Hastings Constitutional Law Quarterly


Mark J. Mahoney


In this article it is argued that the National Labor Relations Board's longstanding application of Section 8(a)(2) of the 1935 Wagner Act, as amended, violates the First Amendment. It is argued that the principal constitutional defect with the Board's application of this section, which prohibits employers from "dominat[ing] or interfer[ing] with the formation or administration of any labor organization or contribut[ing] financial or other support to it," is that it largely eliminates the most effective means by which employers and nonunion employees can communicate regarding terms and conditions of employment: group discussion.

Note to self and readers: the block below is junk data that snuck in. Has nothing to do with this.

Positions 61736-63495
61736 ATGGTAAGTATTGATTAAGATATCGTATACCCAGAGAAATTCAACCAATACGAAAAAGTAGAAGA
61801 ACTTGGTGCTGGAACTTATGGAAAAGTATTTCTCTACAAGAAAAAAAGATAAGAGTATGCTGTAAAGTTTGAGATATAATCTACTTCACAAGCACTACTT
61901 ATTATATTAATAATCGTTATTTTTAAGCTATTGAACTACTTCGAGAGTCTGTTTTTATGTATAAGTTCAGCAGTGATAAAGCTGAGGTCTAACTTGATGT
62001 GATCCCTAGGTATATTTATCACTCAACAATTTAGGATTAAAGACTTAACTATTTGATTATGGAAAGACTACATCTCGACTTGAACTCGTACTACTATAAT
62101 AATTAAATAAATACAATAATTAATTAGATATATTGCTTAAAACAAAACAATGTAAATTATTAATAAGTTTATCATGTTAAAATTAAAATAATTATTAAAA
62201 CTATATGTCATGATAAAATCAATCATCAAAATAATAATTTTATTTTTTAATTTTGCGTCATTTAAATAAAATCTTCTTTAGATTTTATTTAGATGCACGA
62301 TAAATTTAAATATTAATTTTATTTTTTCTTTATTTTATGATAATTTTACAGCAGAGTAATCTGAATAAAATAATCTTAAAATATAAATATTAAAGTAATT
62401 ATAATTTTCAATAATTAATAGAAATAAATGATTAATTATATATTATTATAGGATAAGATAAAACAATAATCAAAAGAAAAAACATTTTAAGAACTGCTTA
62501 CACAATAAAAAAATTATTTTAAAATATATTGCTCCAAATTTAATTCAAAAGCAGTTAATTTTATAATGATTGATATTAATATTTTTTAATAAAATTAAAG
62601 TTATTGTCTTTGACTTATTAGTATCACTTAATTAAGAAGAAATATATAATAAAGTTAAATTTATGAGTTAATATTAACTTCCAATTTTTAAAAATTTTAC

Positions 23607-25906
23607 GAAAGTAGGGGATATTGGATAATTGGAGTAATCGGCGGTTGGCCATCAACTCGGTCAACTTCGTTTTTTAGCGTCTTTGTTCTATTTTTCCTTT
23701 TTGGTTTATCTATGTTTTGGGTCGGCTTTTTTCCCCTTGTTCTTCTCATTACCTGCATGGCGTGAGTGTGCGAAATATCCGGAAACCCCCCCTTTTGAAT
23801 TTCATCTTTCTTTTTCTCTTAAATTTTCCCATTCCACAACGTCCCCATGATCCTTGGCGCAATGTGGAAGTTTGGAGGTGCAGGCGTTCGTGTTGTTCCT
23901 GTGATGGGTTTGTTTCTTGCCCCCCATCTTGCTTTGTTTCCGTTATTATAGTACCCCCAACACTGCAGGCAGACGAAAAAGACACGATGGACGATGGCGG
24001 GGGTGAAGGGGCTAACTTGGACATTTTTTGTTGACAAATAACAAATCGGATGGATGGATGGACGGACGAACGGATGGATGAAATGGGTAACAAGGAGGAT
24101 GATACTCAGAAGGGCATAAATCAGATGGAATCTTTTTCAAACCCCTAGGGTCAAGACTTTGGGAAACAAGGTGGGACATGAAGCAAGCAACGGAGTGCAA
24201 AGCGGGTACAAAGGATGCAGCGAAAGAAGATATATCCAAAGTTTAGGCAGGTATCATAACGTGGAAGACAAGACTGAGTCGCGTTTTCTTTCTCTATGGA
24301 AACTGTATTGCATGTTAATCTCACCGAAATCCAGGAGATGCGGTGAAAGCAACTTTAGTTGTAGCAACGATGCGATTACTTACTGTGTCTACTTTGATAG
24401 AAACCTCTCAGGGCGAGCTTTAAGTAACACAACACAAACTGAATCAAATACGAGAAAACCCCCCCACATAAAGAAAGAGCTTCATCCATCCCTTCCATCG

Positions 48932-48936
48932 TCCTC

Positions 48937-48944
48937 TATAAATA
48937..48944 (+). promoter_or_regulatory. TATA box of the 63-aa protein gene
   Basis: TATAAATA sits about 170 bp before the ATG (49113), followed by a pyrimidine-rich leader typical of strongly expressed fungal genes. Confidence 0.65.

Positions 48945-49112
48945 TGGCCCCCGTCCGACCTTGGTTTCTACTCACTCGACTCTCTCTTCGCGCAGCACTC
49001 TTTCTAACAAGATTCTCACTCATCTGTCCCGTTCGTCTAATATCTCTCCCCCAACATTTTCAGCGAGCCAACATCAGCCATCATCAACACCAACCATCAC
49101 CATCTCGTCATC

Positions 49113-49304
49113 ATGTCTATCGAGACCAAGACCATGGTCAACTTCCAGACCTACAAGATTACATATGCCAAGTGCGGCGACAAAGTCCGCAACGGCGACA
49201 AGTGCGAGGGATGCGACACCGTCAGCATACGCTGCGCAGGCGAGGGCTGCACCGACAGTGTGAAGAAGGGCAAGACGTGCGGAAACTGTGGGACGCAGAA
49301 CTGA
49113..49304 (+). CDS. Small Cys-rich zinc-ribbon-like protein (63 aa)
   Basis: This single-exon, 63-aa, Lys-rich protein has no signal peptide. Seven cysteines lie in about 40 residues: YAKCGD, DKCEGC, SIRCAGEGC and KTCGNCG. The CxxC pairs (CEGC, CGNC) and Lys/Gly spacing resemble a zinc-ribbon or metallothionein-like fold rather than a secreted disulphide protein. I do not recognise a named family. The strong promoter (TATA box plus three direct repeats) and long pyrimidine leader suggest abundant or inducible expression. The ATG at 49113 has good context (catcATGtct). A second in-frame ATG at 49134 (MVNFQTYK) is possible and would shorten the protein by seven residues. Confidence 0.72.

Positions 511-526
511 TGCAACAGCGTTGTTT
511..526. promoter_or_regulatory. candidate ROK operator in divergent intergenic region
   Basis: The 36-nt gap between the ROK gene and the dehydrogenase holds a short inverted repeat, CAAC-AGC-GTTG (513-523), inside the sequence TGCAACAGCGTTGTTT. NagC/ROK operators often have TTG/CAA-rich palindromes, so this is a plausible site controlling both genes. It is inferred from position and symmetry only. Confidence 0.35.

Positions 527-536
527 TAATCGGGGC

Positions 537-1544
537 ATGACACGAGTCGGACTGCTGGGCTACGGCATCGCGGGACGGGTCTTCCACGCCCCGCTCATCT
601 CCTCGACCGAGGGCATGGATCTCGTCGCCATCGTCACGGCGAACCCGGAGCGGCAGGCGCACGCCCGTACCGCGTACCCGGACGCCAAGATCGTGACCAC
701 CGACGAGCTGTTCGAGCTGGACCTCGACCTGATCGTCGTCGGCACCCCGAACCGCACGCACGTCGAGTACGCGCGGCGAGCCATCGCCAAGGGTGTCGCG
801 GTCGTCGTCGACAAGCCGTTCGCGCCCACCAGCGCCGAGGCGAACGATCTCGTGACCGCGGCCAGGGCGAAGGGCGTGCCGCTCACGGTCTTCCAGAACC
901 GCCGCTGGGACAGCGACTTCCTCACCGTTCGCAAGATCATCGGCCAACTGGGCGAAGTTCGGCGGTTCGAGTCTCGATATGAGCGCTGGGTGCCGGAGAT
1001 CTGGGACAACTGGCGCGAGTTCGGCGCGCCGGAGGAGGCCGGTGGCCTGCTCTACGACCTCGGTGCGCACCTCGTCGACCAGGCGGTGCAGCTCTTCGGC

It is argued that the restrictions that the Board imposes on the freedom of employers to initiate, administer and support employee involvement programs that address terms and conditions of employment constitute restrictions on protected speech and that the justifications offered for these restrictions are inadequate even if one supposes that these restrictions are subject to the intermediate level of scrutiny that the Supreme Court applies to restrictions on commercial speech. It is argued, however, that Section 8(a)(2) can be saved from First Amendment infirmity if the Board requires proof that an employer's conduct has coerced employees before finding it to be unlawful under Section 8(a)(2) and that Section 8(c) of the Wagner Act, as amended, provides the Board with a statutory mandate for demanding such proof. It is noted in closing that the resulting application of Section 8(a)(2) under this proposed construction of the Act not only has the merit of being a constitutionally permissible one, but also better serves the interest of enhancing employees' voice at the nonunion workplace, while protecting employees' free choice regarding trade unionism.